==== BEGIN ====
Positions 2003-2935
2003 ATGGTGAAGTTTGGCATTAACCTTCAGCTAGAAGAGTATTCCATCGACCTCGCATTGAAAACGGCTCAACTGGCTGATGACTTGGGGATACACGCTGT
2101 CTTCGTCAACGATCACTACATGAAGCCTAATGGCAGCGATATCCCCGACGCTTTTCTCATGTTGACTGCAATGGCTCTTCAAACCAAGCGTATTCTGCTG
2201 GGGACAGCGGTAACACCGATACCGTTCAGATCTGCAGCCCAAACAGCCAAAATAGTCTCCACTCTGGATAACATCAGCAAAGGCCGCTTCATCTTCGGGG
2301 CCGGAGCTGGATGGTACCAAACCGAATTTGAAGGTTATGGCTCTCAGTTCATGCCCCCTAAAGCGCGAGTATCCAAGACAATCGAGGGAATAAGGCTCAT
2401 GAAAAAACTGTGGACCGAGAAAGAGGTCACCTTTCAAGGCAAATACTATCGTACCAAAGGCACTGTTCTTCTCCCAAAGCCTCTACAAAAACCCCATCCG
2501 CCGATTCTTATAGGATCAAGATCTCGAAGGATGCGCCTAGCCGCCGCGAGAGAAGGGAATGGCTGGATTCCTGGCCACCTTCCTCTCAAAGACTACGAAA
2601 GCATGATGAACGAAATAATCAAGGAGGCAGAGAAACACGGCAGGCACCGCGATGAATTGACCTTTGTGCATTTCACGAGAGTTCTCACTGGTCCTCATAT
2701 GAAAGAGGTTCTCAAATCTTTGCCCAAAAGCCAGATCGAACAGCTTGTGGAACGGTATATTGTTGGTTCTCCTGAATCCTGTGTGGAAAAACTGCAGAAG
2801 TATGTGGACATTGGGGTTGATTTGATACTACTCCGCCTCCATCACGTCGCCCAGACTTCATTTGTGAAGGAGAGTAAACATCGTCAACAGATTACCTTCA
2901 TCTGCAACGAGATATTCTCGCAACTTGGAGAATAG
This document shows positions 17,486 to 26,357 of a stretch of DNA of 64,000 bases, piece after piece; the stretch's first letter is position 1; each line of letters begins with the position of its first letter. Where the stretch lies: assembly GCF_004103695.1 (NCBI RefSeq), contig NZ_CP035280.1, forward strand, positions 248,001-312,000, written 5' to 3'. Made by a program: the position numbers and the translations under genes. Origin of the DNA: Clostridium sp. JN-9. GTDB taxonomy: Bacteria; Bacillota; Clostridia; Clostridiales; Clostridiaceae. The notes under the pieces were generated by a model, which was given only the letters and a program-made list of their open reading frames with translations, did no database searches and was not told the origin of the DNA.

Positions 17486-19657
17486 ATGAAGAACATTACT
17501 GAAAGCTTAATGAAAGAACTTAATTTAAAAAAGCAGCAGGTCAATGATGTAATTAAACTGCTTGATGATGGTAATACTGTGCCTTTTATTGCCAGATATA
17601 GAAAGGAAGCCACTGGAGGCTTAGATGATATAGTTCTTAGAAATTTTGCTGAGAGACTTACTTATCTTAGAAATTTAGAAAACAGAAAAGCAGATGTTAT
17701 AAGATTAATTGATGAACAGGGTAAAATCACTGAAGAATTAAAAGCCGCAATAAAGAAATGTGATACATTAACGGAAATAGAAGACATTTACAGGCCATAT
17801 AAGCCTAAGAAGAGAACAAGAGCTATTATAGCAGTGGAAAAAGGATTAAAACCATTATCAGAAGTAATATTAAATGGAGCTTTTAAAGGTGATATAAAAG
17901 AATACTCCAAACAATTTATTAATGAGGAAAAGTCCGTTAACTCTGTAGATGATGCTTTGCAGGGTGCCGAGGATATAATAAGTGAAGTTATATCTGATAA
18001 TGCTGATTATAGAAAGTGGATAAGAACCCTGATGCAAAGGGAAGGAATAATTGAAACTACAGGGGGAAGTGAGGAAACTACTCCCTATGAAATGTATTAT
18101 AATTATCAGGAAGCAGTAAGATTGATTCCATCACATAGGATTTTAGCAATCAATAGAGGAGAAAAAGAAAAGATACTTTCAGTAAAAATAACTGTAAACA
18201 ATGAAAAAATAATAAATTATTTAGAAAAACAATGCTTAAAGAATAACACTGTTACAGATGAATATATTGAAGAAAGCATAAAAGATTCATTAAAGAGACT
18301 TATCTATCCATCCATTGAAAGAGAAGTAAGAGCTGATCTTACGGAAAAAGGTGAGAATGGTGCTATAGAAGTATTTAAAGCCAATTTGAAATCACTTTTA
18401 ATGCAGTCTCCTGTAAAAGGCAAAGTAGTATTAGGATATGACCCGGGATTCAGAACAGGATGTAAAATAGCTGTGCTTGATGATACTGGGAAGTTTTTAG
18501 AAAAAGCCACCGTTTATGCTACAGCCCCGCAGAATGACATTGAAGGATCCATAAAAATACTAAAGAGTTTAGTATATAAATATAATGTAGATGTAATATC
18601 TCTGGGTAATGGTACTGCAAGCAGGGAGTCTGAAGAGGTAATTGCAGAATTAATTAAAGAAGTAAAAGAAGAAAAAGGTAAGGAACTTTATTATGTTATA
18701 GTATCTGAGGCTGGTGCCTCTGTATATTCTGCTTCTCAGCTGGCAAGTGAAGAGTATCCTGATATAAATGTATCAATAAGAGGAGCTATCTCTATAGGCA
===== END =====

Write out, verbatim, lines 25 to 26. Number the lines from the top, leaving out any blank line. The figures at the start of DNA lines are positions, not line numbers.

18501 AAAAAGCCACCGTTTATGCTACAGCCCCGCAGAATGACATTGAAGGATCCATAAAAATACTAAAGAGTTTAGTATATAAATATAATGTAGATGTAATATC
18601 TCTGGGTAATGGTACTGCAAGCAGGGAGTCTGAAGAGGTAATTGCAGAATTAATTAAAGAAGTAAAAGAAGAAAAAGGTAAGGAACTTTATTATGTTATA